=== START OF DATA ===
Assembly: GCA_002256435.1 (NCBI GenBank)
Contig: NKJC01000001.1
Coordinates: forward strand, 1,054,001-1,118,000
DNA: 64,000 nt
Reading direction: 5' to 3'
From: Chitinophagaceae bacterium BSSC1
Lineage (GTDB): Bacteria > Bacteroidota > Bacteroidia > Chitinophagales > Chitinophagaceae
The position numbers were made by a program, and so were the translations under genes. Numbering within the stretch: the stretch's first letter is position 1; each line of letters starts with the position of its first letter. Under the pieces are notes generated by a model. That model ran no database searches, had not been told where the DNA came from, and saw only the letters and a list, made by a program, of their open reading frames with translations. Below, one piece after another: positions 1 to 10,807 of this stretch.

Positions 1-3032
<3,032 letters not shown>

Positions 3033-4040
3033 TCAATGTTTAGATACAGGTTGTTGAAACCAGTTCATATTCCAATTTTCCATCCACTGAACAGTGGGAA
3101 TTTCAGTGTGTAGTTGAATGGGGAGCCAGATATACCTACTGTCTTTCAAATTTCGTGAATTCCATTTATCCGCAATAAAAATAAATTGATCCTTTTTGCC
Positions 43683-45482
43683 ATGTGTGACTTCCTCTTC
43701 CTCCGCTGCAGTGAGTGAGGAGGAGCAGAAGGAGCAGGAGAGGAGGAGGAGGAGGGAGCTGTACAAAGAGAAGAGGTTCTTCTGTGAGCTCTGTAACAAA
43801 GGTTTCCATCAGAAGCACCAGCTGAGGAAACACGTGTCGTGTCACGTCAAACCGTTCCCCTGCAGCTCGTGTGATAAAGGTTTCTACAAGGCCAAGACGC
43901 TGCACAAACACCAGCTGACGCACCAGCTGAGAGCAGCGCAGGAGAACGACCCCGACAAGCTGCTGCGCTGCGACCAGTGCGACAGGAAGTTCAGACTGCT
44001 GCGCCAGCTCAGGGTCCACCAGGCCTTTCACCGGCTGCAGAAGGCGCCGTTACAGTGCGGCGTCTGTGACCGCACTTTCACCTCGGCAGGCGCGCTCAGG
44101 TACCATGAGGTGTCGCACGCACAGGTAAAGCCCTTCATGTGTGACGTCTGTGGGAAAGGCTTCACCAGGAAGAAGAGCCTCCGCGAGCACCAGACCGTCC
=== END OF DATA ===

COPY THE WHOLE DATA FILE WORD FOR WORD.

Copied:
Assembly: GCA_002256435.1 (NCBI GenBank)
Contig: NKJC01000001.1
Coordinates: forward strand, 1,054,001-1,118,000
DNA: 64,000 nt
Reading direction: 5' to 3'
From: Chitinophagaceae bacterium BSSC1
Lineage (GTDB): Bacteria > Bacteroidota > Bacteroidia > Chitinophagales > Chitinophagaceae
The position numbers were made by a program, and so were the translations under genes. Numbering within the stretch: the stretch's first letter is position 1; each line of letters starts with the position of its first letter. Under the pieces are notes generated by a model. That model ran no database searches, had not been told where the DNA came from, and saw only the letters and a list, made by a program, of their open reading frames with translations. Below, one piece after another: positions 1 to 10,807 of this stretch.

Positions 1-3032
<3,032 letters not shown>

Positions 3033-4040
3033 TCAATGTTTAGATACAGGTTGTTGAAACCAGTTCATATTCCAATTTTCCATCCACTGAACAGTGGGAA
3101 TTTCAGTGTGTAGTTGAATGGGGAGCCAGATATACCTACTGTCTTTCAAATTTCGTGAATTCCATTTATCCGCAATAAAAATAAATTGATCCTTTTTGCC
Positions 43683-45482
43683 ATGTGTGACTTCCTCTTC
43701 CTCCGCTGCAGTGAGTGAGGAGGAGCAGAAGGAGCAGGAGAGGAGGAGGAGGAGGGAGCTGTACAAAGAGAAGAGGTTCTTCTGTGAGCTCTGTAACAAA
43801 GGTTTCCATCAGAAGCACCAGCTGAGGAAACACGTGTCGTGTCACGTCAAACCGTTCCCCTGCAGCTCGTGTGATAAAGGTTTCTACAAGGCCAAGACGC
43901 TGCACAAACACCAGCTGACGCACCAGCTGAGAGCAGCGCAGGAGAACGACCCCGACAAGCTGCTGCGCTGCGACCAGTGCGACAGGAAGTTCAGACTGCT
44001 GCGCCAGCTCAGGGTCCACCAGGCCTTTCACCGGCTGCAGAAGGCGCCGTTACAGTGCGGCGTCTGTGACCGCACTTTCACCTCGGCAGGCGCGCTCAGG
44101 TACCATGAGGTGTCGCACGCACAGGTAAAGCCCTTCATGTGTGACGTCTGTGGGAAAGGCTTCACCAGGAAGAAGAGCCTCCGCGAGCACCAGACCGTCC